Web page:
Breaking up is hard to do. It doesn’t matter if you’ve ended a marriage, living arrangement, or friendship. Losing someone you care about takes its toll. Especially when it ends like this…
Julie and Jim* dated for several years. Theirs was an on-again, off-again relationship. When Jim needed or wanted Julie in his life, they were on; when he needed space, it was off. Julie wanted a long-term relationship; Jim said he wanted one too. Julie often suggested they “talk,” but Jim was always too busy. One day, seemingly out of the blue, Jim sent Julie a text message saying he did not want to see her anymore. Julie was stunned. She called, texted, and emailed Jim saying “we can work this out.” After weeks without a response, she suggested “Let’s talk…just one more time, for closure.” Jim would have none of it. He blocked her phone, blocked her from his social media sites, and disappeared behind an impenetrable wall. He was done. He had moved on. “How could this happen?” she thought. “We just spent a beautiful weekend together.”
Break up recovery
Emotional cutoff hurts. Being left without an opportunity for closure can leave you feeling powerless, flattened, in shock. In the beginning, all of your energy and attention rushes to thoughts about what you could have done differently. What you did wrong. But maybe it wasn’t you.
Break up recovery starts there.
- the breakup is not your fault.
- the breakup is no one’s fault.
- the person you wanted to build a relationship with lacks the tools or the skills to tolerate intimacy.
- you lack the tools or skills to tolerate certain emotions or intimacy.
- you and your partner grew apart.
- you and your partner were never a good match for each other.
And while those thoughts may not lessen your disappointment and pain, it can give you a perspective you can work with.
Regardless of what happened and who did what to whom, breaking up hurts. It’s not uncommon to feel angry, resentful, sad, lonely**, fragile, scared. Sometimes all at once. Fear of the unknown and sadness over what’s been lost are common. Activities that used to be fun now remind you of her or him. A song, a fragrance, or visit to her or his social media page can elicit torrents of tears. And what are you doing there anyway? You might eat more or lose weight. Sleep more or wake in the middle of the night. Energy? Pfft. What’s that? Research compares breakup recovery to addiction recovery and you are in withdrawal.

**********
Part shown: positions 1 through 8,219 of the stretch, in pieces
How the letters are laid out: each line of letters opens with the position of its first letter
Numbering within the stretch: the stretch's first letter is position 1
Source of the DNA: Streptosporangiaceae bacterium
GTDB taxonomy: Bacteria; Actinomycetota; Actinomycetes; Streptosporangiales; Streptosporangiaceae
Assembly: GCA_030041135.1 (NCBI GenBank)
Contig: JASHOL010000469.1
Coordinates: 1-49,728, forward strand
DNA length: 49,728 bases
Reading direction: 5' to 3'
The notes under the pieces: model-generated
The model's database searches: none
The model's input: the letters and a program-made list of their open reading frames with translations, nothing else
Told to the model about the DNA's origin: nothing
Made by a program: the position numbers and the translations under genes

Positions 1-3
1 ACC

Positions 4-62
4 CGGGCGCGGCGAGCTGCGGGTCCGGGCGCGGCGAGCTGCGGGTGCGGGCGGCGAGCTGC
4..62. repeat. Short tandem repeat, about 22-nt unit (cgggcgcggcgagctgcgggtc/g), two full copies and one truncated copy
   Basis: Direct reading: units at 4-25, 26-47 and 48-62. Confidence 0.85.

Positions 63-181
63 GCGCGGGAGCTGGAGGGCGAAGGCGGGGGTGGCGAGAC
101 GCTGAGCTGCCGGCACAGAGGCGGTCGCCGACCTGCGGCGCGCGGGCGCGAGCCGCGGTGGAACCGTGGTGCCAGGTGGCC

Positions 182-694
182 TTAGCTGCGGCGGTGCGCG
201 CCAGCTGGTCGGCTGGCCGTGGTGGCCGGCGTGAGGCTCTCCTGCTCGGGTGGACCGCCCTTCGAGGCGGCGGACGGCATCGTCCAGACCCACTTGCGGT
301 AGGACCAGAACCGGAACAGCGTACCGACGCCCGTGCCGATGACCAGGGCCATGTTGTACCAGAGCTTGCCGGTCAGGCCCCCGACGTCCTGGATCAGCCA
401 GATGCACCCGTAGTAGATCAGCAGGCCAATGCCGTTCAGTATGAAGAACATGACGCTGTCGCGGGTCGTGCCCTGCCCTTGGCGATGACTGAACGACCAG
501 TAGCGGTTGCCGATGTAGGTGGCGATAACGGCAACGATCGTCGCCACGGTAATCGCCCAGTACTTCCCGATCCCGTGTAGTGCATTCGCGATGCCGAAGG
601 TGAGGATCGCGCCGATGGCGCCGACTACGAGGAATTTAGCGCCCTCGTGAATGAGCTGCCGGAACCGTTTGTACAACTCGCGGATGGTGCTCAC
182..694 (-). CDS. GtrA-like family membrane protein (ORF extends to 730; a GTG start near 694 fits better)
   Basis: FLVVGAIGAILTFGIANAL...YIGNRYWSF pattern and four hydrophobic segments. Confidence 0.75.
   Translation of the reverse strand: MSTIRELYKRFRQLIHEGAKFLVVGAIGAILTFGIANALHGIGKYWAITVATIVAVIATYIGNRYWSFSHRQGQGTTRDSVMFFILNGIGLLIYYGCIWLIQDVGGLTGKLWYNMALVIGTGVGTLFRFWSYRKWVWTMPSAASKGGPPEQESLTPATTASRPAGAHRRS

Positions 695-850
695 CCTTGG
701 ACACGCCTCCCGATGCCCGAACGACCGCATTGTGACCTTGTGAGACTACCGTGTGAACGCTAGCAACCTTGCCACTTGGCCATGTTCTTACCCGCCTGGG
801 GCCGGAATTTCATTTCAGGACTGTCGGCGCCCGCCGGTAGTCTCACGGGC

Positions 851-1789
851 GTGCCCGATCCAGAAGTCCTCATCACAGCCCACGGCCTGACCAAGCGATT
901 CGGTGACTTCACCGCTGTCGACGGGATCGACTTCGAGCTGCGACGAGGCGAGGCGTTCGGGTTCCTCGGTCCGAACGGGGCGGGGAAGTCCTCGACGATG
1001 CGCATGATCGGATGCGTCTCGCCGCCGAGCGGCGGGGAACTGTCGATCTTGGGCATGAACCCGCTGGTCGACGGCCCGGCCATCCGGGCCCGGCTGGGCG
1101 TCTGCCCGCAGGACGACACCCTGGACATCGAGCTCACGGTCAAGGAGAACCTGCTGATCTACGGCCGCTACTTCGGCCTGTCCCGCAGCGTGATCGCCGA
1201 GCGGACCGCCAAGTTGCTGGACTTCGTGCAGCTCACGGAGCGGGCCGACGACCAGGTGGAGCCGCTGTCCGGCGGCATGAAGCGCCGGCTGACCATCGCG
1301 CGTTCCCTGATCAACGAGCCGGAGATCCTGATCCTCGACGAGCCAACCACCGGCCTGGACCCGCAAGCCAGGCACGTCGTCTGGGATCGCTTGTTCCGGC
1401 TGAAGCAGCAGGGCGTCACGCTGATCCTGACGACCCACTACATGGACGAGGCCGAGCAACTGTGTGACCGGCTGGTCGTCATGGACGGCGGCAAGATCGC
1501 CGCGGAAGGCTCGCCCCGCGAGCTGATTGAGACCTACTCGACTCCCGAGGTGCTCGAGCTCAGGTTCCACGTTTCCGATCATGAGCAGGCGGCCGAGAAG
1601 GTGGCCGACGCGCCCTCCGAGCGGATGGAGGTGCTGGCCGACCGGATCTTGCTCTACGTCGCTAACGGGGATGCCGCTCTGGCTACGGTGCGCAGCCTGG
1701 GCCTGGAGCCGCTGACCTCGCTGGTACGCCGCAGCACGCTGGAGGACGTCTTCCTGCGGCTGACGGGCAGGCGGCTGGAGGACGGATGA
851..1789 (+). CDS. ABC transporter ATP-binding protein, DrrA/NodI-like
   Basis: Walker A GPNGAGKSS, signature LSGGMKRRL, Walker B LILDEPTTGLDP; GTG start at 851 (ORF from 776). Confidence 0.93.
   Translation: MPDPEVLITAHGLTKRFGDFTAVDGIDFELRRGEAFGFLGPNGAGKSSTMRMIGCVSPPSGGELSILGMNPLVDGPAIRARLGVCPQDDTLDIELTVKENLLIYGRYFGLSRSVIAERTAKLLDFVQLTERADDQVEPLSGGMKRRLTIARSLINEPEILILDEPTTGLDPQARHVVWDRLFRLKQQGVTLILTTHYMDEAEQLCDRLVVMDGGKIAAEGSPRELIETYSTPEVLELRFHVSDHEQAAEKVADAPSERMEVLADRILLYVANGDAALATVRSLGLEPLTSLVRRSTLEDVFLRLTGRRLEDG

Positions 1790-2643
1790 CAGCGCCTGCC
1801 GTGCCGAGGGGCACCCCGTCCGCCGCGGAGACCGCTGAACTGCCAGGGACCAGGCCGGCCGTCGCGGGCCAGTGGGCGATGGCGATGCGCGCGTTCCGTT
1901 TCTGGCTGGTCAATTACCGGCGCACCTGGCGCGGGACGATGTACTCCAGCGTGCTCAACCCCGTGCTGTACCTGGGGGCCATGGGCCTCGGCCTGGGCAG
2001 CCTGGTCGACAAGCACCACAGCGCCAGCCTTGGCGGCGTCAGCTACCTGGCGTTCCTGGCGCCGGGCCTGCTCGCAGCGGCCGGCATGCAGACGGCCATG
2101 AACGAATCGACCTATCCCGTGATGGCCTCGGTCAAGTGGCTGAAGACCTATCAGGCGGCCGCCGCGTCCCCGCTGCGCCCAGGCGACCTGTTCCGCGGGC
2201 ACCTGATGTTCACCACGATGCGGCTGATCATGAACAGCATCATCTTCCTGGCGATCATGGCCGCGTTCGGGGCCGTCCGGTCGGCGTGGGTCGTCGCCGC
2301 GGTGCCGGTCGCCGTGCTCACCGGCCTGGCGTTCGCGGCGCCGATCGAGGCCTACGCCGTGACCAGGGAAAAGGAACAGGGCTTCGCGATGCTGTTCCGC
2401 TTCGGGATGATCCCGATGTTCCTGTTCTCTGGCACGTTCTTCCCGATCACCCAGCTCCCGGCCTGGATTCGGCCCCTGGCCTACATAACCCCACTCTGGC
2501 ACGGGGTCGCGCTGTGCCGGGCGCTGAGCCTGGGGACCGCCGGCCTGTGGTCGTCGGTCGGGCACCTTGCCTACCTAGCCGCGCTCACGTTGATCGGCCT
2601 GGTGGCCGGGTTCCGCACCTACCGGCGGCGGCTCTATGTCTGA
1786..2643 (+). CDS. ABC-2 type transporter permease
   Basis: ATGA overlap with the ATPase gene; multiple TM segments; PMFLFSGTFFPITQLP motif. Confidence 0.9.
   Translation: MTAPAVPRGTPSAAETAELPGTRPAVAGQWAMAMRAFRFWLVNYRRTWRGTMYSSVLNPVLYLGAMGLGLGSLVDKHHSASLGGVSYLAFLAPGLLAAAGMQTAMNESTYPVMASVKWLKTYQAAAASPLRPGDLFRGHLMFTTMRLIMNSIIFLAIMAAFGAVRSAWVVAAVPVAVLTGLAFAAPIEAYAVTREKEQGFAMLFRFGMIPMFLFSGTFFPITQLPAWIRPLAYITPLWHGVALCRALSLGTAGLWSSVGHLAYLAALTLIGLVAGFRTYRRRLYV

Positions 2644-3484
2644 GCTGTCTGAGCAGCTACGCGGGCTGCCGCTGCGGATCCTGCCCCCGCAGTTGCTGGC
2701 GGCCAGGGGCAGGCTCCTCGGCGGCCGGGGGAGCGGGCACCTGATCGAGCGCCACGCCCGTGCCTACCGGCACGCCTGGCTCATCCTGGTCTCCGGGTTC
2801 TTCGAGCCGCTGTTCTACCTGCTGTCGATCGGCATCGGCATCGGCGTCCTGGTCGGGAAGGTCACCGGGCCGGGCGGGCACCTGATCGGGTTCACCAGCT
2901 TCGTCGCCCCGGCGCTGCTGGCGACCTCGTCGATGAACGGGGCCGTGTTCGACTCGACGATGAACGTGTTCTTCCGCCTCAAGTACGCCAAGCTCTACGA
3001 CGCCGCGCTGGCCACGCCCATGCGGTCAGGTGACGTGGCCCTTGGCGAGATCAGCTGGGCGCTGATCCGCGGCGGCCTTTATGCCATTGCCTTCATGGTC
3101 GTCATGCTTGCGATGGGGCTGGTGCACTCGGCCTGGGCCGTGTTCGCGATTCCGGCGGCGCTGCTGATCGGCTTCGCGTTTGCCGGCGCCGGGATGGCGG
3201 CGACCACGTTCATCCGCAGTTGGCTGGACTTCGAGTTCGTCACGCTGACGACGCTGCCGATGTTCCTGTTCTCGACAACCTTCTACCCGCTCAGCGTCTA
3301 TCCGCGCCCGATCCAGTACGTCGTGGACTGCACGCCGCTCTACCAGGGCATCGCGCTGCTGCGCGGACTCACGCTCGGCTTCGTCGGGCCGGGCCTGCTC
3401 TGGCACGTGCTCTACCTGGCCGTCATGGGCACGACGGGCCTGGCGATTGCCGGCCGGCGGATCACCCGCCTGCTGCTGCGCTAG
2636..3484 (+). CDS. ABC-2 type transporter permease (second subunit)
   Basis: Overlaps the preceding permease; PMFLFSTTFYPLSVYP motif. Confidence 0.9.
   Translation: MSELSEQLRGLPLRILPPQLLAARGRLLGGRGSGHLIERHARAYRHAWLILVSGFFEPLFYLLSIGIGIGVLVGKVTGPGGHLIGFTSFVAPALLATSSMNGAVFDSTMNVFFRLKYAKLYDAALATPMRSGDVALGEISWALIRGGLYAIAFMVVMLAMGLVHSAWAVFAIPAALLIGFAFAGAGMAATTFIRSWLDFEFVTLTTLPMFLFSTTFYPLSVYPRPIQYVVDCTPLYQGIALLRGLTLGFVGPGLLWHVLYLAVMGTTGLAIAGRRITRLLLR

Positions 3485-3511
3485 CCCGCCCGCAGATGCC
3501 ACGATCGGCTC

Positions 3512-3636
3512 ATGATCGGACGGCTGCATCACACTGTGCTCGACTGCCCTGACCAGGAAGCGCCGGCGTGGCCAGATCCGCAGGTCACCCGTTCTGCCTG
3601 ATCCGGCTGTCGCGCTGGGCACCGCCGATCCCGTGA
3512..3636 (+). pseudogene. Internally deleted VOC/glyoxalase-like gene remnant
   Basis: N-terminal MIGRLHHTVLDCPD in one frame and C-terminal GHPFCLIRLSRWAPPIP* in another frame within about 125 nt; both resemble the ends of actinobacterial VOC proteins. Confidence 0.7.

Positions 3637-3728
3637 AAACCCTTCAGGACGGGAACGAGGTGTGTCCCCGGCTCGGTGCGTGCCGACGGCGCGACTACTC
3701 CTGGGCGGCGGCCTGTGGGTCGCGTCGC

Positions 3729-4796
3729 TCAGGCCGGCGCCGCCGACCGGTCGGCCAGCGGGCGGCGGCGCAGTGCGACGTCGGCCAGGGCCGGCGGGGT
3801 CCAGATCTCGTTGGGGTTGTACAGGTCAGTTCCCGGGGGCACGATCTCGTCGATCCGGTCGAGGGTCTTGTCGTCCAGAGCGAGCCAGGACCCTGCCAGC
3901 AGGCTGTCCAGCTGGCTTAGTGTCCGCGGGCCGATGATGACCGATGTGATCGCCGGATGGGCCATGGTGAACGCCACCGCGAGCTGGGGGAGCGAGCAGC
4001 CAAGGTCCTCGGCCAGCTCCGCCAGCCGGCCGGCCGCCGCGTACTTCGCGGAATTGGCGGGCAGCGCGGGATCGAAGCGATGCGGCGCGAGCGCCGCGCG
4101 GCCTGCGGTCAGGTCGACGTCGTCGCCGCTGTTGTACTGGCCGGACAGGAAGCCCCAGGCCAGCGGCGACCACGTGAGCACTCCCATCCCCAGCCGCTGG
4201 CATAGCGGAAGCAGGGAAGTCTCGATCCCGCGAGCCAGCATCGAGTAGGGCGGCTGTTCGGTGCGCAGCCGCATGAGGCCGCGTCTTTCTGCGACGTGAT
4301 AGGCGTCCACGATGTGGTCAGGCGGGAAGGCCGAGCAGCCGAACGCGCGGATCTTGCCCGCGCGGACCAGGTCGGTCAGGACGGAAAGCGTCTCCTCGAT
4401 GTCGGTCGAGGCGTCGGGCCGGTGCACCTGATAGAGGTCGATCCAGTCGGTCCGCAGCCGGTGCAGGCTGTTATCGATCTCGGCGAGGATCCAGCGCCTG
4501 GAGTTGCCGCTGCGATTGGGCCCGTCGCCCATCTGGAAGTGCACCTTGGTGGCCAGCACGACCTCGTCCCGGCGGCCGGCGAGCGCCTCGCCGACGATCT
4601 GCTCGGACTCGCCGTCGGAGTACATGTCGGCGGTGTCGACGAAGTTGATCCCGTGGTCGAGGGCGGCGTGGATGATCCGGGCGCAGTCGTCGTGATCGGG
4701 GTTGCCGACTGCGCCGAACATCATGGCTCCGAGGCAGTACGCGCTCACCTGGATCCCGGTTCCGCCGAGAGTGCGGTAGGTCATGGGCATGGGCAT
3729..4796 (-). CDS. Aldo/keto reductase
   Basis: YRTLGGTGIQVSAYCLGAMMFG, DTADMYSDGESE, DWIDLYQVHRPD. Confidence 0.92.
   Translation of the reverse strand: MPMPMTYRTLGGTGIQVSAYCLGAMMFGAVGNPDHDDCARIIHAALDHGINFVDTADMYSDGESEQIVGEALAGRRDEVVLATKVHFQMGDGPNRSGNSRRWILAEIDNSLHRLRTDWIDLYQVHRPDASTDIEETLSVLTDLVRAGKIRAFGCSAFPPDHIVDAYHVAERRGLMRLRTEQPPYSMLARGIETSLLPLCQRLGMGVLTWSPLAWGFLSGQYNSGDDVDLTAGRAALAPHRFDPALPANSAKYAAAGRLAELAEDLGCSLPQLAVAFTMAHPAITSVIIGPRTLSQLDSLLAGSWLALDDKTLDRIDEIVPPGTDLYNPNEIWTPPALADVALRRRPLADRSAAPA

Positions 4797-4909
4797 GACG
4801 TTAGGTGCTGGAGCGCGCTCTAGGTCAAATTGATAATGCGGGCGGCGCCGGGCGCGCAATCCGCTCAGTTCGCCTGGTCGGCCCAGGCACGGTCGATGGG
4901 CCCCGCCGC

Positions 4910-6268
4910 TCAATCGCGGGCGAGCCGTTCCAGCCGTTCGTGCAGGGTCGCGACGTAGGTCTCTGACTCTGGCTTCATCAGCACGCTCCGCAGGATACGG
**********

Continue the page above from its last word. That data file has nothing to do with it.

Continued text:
I have suggested, and this metaphor seems to help, that you are in ICU and need lots of TLC or in today’s terminology, self-care. If you have friends and family who can visit you and check your temperature (listen), great. If not, how can you take care of yourself?
- First, acknowledge the loss. Cry. Shake. Rant. It’s not just the relationship you’ve lost, it’s your identity, your go-to person, mutual friends, quality of life, your routine, financial stability. Losing a relationship is a kind of death. Denial, Anger, Negotiation, Depression, Acceptance. Sound familiar? They are the Elizabeth Kubler-Ross stages of grief.
- Second, when you are ready, and even if you’re not, start building a new life for yourself. That does not mean getting on Match.com or OKCupid. Get out of the house. Exercise. Walk around the block. Meet a friend for coffee. Practice gratitude. Take a breath. Therapy can help.
- Discover who you are now that you’re not you and ____. This is the exciting part of the process. Scary at first because you might not even recognize your face in the mirror. As half of a couple, you might have made compromises, been influenced by what she/he wants or needs, and put YOU on hold.
- Now is the time to try something you’ve been putting off because it didn’t fit with the we that was. Take a class or just a new route home from work. Read poetry. Stop at the beach and watch the sunset. Let your imagination soar. You get the idea. You don’t have to spend a lot of money to do this.
With patience and work (yes this will take effort), the worst thing that ever happened to you just could turn out to be the beginning of the best of you. According to Gary Lewandowski, a psychologist at Monmouth University, who is quoted in this January 15, 2015 NPR article, “Coping with breakups can help people realize how resilient they are…”
If you have children, be sure to consider their feelings in everything you do. Children do much better when parents don’t argue in front of them.
*Julie and Jim are fictional characters in a fictional relationship. Their roles could be reversed. People like Julie and Jim could be in your life or in the news. They are everywhere.
**When you think about it, you’re now part of the main stream. More than 50% of adults living in the US are unmarried. Now if we can just find a way for everyone to meet each other…